Here at the Strategist, we know that finding the “best” product really depends on exactly who you ask — which is why we’ve devoted a new series to squeezing in as many informed, trustworthy opinions as possible. And we’ve come up with dozens of ways to do this, among them: surfacing reader reviews from across the internet, taking quick polls (among our most insane friends and fellow shopping-obsessed Strategist editors), and partaking in some advanced internet snooping.
With that, we’re rounding up the best desks, according to the everyday people and experts. Our recommendations range from a folding table that allows one editorial director to work from their couch to a treadmill desk that will help you meet your step goals — all at different price points, from $44 to over $1,000 if you feel like splurging.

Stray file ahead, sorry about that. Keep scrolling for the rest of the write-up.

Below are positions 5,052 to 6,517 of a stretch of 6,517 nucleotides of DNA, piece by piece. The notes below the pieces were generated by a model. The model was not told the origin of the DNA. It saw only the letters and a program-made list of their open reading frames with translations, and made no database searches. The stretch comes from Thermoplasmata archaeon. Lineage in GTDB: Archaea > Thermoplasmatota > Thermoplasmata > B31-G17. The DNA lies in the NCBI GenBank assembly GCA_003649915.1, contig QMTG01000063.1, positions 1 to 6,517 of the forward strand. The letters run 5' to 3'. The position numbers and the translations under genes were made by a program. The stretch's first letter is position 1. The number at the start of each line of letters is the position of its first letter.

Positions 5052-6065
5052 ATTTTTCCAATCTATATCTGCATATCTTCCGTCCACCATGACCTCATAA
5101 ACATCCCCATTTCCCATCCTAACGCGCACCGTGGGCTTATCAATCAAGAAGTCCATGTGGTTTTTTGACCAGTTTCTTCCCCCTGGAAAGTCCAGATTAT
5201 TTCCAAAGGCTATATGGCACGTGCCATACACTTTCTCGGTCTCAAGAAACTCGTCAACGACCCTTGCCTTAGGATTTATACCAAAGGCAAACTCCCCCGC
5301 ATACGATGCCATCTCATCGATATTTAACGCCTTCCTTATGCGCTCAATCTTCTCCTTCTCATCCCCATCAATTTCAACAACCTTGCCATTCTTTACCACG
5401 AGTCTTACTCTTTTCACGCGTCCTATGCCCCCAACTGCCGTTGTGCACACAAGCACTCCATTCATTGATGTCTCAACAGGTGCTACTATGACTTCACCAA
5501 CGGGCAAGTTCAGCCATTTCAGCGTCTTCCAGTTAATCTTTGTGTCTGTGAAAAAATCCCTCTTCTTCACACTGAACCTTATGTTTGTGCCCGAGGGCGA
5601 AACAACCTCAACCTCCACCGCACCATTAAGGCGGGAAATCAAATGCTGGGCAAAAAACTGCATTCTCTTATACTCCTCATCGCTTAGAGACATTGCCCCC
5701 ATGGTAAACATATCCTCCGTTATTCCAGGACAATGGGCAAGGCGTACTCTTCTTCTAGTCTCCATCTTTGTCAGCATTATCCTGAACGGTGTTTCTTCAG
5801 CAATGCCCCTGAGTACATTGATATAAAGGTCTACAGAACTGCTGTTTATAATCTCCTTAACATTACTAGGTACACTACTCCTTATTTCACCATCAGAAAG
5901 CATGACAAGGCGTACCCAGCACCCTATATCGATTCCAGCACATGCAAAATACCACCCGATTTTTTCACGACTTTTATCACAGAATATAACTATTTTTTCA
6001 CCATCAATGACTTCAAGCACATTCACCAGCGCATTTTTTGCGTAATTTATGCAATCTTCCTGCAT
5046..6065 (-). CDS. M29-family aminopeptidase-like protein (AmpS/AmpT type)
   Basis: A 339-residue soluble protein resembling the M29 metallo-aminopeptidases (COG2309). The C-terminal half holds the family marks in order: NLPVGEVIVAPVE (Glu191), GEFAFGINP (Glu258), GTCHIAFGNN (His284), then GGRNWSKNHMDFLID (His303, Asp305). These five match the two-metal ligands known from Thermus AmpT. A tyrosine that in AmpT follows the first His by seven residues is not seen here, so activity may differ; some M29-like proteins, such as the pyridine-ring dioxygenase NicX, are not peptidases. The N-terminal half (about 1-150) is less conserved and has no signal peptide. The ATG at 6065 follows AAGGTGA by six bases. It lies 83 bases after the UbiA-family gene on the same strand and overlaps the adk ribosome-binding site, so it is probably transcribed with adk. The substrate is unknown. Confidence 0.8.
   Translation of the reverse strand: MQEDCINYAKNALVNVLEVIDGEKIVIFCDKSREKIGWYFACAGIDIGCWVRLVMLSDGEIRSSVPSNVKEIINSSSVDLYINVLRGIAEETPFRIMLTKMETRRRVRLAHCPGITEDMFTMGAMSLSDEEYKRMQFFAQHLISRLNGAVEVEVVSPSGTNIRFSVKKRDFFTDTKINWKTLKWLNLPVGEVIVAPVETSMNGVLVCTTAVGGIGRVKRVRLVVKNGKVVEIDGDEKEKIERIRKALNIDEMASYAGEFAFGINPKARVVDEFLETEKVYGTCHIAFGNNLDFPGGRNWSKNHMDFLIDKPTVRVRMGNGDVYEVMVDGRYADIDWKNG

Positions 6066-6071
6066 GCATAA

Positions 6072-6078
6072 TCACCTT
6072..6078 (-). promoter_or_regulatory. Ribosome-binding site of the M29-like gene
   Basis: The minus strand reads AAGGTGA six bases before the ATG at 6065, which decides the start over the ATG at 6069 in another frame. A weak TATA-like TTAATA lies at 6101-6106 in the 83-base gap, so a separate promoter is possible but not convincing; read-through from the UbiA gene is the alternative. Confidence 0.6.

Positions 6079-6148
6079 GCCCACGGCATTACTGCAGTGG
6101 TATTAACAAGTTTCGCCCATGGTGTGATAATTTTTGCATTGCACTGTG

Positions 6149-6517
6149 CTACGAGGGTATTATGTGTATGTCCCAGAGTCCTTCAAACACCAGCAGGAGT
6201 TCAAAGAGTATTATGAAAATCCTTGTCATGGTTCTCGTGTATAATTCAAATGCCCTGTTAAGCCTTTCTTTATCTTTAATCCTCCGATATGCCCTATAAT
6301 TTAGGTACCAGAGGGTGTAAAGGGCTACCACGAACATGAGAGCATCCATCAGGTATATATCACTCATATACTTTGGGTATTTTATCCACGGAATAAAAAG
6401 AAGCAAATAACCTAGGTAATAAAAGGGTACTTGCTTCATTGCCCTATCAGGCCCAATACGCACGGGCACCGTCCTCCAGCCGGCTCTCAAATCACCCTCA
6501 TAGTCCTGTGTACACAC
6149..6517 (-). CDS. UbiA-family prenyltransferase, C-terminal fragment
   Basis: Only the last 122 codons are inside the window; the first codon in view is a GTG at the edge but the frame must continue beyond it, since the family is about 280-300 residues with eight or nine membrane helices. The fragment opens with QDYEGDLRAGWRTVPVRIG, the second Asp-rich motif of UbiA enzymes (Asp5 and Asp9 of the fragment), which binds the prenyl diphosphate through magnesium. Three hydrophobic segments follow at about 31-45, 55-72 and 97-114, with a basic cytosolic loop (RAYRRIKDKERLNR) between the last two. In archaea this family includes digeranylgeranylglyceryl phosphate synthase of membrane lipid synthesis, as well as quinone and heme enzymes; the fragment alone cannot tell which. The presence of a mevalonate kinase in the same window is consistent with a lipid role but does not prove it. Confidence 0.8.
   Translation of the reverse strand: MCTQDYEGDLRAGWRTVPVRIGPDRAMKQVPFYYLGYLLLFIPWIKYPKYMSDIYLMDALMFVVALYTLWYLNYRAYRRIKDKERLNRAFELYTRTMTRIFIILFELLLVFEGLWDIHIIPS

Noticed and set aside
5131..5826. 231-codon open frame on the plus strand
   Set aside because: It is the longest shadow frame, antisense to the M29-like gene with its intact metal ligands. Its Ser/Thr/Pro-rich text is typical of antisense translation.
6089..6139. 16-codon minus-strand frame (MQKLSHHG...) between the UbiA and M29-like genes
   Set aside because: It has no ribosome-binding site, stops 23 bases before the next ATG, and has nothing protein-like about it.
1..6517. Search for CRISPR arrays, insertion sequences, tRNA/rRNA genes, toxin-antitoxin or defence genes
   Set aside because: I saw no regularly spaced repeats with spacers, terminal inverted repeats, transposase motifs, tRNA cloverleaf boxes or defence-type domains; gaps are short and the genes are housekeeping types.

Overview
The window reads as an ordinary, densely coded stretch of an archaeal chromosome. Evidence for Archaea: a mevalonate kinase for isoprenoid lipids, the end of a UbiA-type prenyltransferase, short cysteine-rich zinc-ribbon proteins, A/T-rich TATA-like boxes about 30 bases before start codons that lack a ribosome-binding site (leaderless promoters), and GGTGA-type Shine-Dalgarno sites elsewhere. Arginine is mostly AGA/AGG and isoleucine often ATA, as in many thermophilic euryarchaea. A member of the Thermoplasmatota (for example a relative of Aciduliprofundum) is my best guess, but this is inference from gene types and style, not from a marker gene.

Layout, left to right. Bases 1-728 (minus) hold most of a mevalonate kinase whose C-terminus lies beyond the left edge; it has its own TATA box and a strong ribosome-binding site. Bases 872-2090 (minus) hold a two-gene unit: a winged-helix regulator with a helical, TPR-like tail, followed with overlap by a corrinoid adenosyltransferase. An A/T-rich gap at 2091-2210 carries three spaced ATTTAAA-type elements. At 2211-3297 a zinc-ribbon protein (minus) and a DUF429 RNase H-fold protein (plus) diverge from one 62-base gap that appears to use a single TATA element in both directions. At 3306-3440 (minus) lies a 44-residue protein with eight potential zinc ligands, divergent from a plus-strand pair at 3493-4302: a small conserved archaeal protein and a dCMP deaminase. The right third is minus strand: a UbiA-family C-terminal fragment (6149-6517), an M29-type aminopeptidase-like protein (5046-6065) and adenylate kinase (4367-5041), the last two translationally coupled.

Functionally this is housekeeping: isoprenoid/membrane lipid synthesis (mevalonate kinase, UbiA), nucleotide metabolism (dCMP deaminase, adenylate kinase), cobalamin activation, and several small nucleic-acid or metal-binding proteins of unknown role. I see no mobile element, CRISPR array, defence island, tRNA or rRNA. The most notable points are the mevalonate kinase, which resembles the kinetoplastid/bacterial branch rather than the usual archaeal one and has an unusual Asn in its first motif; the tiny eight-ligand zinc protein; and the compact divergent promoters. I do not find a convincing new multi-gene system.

Ask a Cool Person: Best console that doubles as a desk
While a traditional desk may not fit a small city space, a narrow console table is an easier fit, according to interior designer Pramiti Bhargava of BlueGrape Staging. If you live in a one-bedroom apartment, you will need to get more creative. “Replace a nightstand in the bedroom with a small console,” said Bhargava, who likes this two-shelf console from Article. Keep the top clear and a stool nearby and it easily turns into a desk.
Snooping: Kiss the DeeJay’s Closet Desk
JaKissa Taylor-Semple, known as DJ Kiss, posted a desk set up few years back that was so enviable, we still think about it. The glass top gave us a clear view of her fabulous shoe collection — rows and rows of beautiful heels — in the background. While that shoe wall might be harder to replicate, we found this glass top writing desk with chrome legs that’s a pretty spot-on dupe for hers for less than $300.
Editor’s Choice: A Lap Desk for Working Outside